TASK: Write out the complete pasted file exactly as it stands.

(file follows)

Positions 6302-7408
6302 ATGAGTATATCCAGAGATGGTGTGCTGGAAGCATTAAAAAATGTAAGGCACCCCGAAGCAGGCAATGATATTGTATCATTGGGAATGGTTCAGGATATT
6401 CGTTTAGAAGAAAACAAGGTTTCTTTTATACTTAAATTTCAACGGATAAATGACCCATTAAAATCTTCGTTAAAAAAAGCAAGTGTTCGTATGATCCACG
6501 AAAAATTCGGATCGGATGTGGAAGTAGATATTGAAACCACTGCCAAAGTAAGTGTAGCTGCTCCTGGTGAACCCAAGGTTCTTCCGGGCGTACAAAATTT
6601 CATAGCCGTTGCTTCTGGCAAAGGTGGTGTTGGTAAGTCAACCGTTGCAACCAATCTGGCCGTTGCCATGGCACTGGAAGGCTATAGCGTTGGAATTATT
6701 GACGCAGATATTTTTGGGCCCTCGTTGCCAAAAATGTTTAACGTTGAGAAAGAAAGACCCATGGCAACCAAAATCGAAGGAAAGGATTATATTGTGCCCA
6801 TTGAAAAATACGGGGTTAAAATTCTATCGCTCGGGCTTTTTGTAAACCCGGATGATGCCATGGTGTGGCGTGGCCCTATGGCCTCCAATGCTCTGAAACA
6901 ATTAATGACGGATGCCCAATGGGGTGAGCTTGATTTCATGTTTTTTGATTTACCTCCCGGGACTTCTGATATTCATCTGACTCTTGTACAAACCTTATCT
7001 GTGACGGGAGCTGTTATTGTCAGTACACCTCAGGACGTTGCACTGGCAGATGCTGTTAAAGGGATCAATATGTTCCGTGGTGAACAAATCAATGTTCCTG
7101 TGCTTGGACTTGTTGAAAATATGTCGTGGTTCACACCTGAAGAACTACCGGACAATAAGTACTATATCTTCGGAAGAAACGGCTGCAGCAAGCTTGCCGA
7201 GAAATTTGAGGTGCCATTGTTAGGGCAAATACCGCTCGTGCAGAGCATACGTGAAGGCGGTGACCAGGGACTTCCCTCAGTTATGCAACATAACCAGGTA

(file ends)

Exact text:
Positions 6302-7408
6302 ATGAGTATATCCAGAGATGGTGTGCTGGAAGCATTAAAAAATGTAAGGCACCCCGAAGCAGGCAATGATATTGTATCATTGGGAATGGTTCAGGATATT
6401 CGTTTAGAAGAAAACAAGGTTTCTTTTATACTTAAATTTCAACGGATAAATGACCCATTAAAATCTTCGTTAAAAAAAGCAAGTGTTCGTATGATCCACG
6501 AAAAATTCGGATCGGATGTGGAAGTAGATATTGAAACCACTGCCAAAGTAAGTGTAGCTGCTCCTGGTGAACCCAAGGTTCTTCCGGGCGTACAAAATTT
6601 CATAGCCGTTGCTTCTGGCAAAGGTGGTGTTGGTAAGTCAACCGTTGCAACCAATCTGGCCGTTGCCATGGCACTGGAAGGCTATAGCGTTGGAATTATT
6701 GACGCAGATATTTTTGGGCCCTCGTTGCCAAAAATGTTTAACGTTGAGAAAGAAAGACCCATGGCAACCAAAATCGAAGGAAAGGATTATATTGTGCCCA
6801 TTGAAAAATACGGGGTTAAAATTCTATCGCTCGGGCTTTTTGTAAACCCGGATGATGCCATGGTGTGGCGTGGCCCTATGGCCTCCAATGCTCTGAAACA
6901 ATTAATGACGGATGCCCAATGGGGTGAGCTTGATTTCATGTTTTTTGATTTACCTCCCGGGACTTCTGATATTCATCTGACTCTTGTACAAACCTTATCT
7001 GTGACGGGAGCTGTTATTGTCAGTACACCTCAGGACGTTGCACTGGCAGATGCTGTTAAAGGGATCAATATGTTCCGTGGTGAACAAATCAATGTTCCTG
7101 TGCTTGGACTTGTTGAAAATATGTCGTGGTTCACACCTGAAGAACTACCGGACAATAAGTACTATATCTTCGGAAGAAACGGCTGCAGCAAGCTTGCCGA
7201 GAAATTTGAGGTGCCATTGTTAGGGCAAATACCGCTCGTGCAGAGCATACGTGAAGGCGGTGACCAGGGACTTCCCTCAGTTATGCAACATAACCAGGTA